pakistan high commission
Indian diplomats in Pakistan in danger after media makes identities public Pictured: Indian security personnel walk past the main gate of Pakistan High Commission in New DelhiReuters

At least eight Indian officials from its high commission in Islamabad could return after six members of the Pakistan mission left India on Wednesday amid accusations of alleged spy rings being operated.

The identities of the Indian diplomats were posted by Pakistan news channels and online media on Wednesday, which compromise their safety. Two of the Indian officials were accused of espionage and "subversive activities."

The accusations against Indian diplomats come after the release of a video of the interrogation of Mehmood Akhtar, a Pakistan high commission official, arrested and expelled last week on charges of spying, by the Delhi Police. Akhtar had named six more Pakistani officials as members of the spy ring. Among the six, four were of the rank of first secretary. All six of them left India with their families on Wednesday.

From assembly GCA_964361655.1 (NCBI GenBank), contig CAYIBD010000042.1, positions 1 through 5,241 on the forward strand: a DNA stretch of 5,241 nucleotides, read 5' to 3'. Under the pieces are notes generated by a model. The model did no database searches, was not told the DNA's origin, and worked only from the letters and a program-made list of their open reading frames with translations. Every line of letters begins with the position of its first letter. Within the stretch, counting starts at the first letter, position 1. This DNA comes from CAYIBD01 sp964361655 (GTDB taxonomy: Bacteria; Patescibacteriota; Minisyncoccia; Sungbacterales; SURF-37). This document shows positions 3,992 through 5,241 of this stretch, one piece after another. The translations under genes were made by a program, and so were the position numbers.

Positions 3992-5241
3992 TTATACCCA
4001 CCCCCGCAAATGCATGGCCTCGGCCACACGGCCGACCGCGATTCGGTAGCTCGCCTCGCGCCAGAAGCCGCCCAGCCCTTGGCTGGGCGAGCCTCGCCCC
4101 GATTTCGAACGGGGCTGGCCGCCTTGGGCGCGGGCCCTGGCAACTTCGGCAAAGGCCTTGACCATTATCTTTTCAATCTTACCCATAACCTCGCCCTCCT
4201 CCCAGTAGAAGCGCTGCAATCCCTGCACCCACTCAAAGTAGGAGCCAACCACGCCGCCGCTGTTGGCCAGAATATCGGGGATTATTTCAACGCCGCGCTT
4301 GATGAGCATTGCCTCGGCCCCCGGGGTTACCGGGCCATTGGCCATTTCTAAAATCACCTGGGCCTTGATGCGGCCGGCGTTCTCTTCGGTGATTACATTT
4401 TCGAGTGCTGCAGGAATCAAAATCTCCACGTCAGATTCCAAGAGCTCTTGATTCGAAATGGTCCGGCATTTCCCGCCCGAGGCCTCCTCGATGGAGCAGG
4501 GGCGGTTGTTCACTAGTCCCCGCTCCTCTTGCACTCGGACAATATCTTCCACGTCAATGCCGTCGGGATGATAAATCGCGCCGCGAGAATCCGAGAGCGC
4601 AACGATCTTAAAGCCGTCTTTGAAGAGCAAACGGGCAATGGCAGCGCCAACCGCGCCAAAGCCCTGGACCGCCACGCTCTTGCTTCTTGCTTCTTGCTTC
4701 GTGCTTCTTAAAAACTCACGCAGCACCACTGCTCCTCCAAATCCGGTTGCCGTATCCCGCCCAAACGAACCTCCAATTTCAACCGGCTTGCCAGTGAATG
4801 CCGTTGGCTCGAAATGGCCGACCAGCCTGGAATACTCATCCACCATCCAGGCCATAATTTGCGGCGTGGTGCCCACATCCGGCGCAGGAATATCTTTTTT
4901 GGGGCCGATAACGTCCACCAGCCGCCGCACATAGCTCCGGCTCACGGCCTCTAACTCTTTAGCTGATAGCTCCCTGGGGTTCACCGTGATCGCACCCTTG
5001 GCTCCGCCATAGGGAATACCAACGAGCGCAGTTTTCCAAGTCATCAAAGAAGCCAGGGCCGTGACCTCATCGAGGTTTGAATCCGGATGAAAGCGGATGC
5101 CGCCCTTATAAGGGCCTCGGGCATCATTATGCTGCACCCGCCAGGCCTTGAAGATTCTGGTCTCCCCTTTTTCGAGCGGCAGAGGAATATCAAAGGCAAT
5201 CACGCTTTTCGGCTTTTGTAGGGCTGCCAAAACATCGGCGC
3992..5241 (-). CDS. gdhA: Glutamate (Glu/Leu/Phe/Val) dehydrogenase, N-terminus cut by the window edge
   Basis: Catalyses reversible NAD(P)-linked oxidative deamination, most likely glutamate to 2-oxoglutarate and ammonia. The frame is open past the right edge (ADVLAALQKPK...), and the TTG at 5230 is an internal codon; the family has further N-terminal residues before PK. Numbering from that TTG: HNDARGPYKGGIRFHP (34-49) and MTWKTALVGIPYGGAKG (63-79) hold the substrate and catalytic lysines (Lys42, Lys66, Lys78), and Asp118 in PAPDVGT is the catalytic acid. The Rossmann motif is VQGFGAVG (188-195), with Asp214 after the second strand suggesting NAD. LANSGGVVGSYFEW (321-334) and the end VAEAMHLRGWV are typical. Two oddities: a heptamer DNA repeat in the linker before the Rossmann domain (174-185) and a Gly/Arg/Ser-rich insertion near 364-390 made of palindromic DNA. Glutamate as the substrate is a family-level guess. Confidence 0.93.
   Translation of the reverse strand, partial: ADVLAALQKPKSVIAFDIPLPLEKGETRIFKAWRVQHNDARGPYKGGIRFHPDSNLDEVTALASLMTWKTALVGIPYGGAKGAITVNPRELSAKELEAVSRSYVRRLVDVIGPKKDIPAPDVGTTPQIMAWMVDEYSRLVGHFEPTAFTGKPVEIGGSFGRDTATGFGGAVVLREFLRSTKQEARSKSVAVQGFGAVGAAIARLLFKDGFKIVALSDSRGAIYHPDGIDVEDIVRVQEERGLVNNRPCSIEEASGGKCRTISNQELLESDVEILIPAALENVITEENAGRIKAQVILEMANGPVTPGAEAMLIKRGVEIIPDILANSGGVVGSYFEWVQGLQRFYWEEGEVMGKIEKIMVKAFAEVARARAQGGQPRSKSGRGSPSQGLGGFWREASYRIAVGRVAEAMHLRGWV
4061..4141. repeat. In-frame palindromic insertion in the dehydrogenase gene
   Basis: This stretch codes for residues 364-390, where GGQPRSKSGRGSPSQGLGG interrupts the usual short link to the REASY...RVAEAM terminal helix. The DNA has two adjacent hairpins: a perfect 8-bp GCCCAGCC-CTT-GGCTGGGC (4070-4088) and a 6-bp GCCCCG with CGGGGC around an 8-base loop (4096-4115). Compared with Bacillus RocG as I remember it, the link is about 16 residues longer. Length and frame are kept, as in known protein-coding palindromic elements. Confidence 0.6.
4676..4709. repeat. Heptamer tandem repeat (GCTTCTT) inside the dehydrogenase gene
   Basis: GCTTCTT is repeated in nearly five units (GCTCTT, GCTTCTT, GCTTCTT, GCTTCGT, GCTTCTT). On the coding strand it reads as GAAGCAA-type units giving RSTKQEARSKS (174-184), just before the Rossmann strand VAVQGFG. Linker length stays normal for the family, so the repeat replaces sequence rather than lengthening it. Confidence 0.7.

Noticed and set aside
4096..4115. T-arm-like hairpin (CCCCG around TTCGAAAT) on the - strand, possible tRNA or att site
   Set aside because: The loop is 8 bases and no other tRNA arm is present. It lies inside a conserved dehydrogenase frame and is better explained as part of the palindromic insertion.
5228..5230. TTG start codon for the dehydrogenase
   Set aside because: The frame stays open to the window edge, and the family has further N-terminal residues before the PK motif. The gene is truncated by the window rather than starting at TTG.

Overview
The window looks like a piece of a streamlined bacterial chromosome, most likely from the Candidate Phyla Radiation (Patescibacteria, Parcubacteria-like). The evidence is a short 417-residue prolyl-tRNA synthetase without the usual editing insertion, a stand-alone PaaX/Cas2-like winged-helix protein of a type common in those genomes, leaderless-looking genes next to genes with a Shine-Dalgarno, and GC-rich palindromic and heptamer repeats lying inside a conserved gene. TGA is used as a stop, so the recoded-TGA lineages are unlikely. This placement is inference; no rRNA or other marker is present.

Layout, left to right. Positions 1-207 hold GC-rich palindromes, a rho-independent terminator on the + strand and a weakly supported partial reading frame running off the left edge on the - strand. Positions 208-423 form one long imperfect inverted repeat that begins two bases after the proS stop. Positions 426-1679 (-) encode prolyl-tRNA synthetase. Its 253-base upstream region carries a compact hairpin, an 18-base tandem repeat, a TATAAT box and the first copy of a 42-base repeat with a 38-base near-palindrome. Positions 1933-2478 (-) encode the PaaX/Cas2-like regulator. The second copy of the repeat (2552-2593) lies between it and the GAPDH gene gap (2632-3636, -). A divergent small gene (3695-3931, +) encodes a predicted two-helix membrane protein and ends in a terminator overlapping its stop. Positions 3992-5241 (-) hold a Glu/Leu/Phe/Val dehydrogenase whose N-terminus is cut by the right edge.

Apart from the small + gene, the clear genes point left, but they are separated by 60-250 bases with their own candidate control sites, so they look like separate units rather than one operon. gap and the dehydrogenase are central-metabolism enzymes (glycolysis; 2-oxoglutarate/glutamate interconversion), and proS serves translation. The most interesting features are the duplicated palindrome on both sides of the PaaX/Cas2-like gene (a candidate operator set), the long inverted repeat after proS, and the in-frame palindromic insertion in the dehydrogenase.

The Indian officials' faces were flashed on Pakistani media, which raised concerns over their safety, sources told the Hindustan Times. They will be called back as there is danger to their lives.

Initially, Indian commercial counsellor Rajesh Agnihotri and press secretary Balbir Singh were accused to be intelligence agents and later, six more people were named. Among the eight officials are a counsellor, three first secretaries and four assistants.

Releasing the identities of the Indians in Islamabad is being seen as a tit-for-tat against release of Akhtar's video.

India and Pakistan have been at loggerheads since the Kashmir unrest after Hizbul Mujahideen leader Burhan Wani's death. Following months of standoff, terrorists attacked an army base in Kashmir, which lead to the death of 19 soldiers. To avenge that, the Indian Army conducted surgical strikes on terror launch pads across the LoC.

Civilians have been targeted along the border, as Pakistan continues to violate ceasefire. As many as 20 civilians, including women and children, have died in mortar shelling and gunfire from across the border.

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